Sad, isn't it?  Rest assured, when we get time together, apart from the kids, we still manage to have fun.  We very much enjoyed our time out west when I went to the Knighthawks championship game, and even going out to dinner by ourselves has been a nice throwback to the old days.  We still love each other very much--there is no doubt about that.  But it's hard to continue to build a relationship when you can barely get a word in edgewise or when you're constantly trying to fend off your child who's trying to kick you in sensitive areas.  It's hard to form complete thoughts, let alone have deep, meaningful conversations.  And when we do talk, often it's about the kids or Craig's work frustrations (or to a lesser extent, mine), because that's pretty much what dominates most of our time.  While I'd love to turn off the TV and make the most of the hour or two before bedtime, most days it just seems like we're both so exhausted that good conversation would be hard to come by.  I have a feeling we'd be more likely to fall asleep than anything.  And while we could certainly use the extra sleep, that still wouldn't enhance our marriage much or make us very productive with anything else.  For example, this blog would certainly take a hit, though I'm not sure the cleanliness of my house can get much worse.  It's amazing how that hour or two in front of the TV is considered necessary downtime.

We're constantly trying to keep things as equal as we can as far as taking care of the kids, doing things around the house, and finding alone time for things like the gym, probably to a fault.  But there's not a lot of "me" time to be had on either side.  There's just always something getting in the way.  Just this weekend, Craig took Jacob to Buffalo to see his dad, who's still recovering from open heart surgery.  That was a huge sacrifice on his part, because God knows Jacob is not easy to manage right now, let alone solo.  I obviously appreciated it, but there wasn't much rest for the weary because I still had a sweet but demanding baby to deal with, along with the added pressure of getting things organized after a week away.  Plenty of laundry awaited, along with tons of Jacob's school paperwork.  My post-bedtime "fun" on Saturday was spending two hours getting my filing system organized.  We did sneak in some fun at the zoo and I did snuggle him during a couple naps, which was nice.  But I felt guilty knowing what Craig was dealing with, and he's got plenty of stuff (including our pool closing) that he's having a hard time getting to now that it's almost impossible for me to spend any time alone with Jacob.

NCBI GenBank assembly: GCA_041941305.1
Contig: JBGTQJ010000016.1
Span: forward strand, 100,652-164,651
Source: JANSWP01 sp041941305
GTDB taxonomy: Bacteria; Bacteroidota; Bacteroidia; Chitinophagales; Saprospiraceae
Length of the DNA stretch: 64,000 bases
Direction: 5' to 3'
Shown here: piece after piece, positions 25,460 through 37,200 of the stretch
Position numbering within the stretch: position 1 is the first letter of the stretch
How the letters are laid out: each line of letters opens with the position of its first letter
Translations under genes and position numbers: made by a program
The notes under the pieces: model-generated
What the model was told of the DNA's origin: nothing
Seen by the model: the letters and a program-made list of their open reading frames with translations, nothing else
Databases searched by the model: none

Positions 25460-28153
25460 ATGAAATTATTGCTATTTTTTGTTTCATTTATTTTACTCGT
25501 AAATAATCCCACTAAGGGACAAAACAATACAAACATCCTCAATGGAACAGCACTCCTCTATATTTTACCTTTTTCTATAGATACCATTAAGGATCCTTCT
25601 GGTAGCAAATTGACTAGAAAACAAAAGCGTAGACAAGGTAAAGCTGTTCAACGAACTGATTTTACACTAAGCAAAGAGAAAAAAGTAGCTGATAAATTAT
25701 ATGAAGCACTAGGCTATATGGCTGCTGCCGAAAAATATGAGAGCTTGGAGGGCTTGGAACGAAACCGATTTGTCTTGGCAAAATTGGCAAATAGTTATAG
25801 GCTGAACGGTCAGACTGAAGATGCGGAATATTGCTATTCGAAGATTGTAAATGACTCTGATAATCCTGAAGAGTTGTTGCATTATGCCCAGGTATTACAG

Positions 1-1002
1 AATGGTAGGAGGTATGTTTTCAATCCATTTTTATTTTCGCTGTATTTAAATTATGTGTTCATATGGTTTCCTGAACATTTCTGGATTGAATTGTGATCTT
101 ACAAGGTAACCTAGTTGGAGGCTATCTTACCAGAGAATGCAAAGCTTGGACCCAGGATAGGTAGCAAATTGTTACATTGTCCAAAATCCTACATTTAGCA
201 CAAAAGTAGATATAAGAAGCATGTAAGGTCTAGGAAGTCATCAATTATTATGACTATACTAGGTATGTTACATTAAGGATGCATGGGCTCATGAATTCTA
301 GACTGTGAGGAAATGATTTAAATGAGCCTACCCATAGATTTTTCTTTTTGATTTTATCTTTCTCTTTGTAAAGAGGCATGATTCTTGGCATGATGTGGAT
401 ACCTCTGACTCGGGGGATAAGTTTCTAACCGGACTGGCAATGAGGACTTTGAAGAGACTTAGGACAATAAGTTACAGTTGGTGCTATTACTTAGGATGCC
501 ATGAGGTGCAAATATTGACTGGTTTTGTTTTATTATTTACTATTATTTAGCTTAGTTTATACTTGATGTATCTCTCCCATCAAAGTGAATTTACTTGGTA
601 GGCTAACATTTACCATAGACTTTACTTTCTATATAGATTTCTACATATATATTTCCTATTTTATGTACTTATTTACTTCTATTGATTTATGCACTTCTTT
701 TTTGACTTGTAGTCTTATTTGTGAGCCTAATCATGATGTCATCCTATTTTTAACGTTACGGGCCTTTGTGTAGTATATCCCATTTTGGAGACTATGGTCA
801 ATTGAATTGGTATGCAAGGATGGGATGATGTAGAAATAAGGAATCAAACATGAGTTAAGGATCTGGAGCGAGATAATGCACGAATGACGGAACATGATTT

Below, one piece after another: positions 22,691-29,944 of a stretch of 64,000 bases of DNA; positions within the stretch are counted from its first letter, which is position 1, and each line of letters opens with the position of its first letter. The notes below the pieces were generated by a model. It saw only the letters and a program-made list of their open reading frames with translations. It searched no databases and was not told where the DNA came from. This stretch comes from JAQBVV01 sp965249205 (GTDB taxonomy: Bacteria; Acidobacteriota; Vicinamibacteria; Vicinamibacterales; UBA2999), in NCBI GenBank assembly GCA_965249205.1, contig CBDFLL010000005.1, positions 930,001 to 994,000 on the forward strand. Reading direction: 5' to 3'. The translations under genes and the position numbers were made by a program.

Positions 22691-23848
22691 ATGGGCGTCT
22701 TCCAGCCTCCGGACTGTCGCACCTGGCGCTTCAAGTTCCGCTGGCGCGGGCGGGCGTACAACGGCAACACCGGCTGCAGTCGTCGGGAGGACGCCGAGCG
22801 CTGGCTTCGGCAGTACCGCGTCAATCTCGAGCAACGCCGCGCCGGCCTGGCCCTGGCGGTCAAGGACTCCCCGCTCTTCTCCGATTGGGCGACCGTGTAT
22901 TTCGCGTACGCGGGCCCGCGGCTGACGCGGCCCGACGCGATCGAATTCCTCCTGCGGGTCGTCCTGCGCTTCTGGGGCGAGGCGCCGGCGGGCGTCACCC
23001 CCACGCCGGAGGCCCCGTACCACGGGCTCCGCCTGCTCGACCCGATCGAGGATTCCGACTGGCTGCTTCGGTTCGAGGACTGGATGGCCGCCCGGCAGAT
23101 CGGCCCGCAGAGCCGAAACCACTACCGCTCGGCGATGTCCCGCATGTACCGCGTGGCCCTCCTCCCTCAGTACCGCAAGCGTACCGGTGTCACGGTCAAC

Probably one of my biggest fears in all of this is that we'll be one of those couples who, once the kids are out of the house, will look at each other and go, "Who are you and why am I married to you?"  God forbid that's ever the case, but we're both so task-oriented right now and everything just seems so hard that it's difficult to stop and smell the roses.  It's hard to take those little moments, like waiting in line at Disney, and turn them into fun moments.  One of the suggestions from Jacob's therapist is that we try to integrate humor into our interactions with him in hopes that it will throw him off of his cranky path--for example, a tickle fight when we're trying to get him dressed.  I appreciate the suggestion, but do you know how hard it is to find humor in a situation when you've just told your kid for the 20th time that he needs to put on his pajamas and he responds by trying to punch you?  I'd assert that any moments alone with Craig sort of parallel that, minus the punching.  It's hard to inject humor and fun into a situation when you're just so exhausted from the rest of your day that you can barely string a coherent sentence together, let alone think of how to make it fun.  We can't even agree on how to handle him some days. 

While it's far from dire, it is a bit depressing.  It sort of gets back to what I was talking about a couple weeks back in regards to my cousin's wedding...that there's a certain naïve simplicity when you get married, and you have no idea what craziness awaits you in your life together.  Our reality right now is a far cry from the joy of our wedding day.  The longer you're together, the more you share...but all that history can mean some heavy baggage, too.  The newness wears off and the wear and tear of daily life can drag you down.  And when you have kids, it's extra easy to turn into teammates or business partners as you divvy up responsibilities and carve out a little time to remember who you are, let alone who you are as part of a couple.  As for us, we're mostly just...tired.  We're fine, but fine shouldn't be enough.  But lately, it almost has to be.  We're in survival mode...perhaps not our marriage, but our sanity.

Amazing that one little random moment in line at Disney could have spawned a post like this, but I guess it just illustrated to me how much kids have changed things.  And while I wouldn't change most of it (let's face it, I'd change Jacob's current situation in a heartbeat), I guess it's just an occupational hazard of long-term marriage and parenthood.  I just hope it gets easier...soon.

1 comment:

Amanda said...

"I hear people say all the time how having kids brought them closer together. I know this probably makes me sound like a massive cynic, but seriously...to me that sounds like a load of crap."

Lots of prayers going up for you guys. I have to say that your above statement is exactly how I feel. Finding a balance for it all seems like it cannot be done.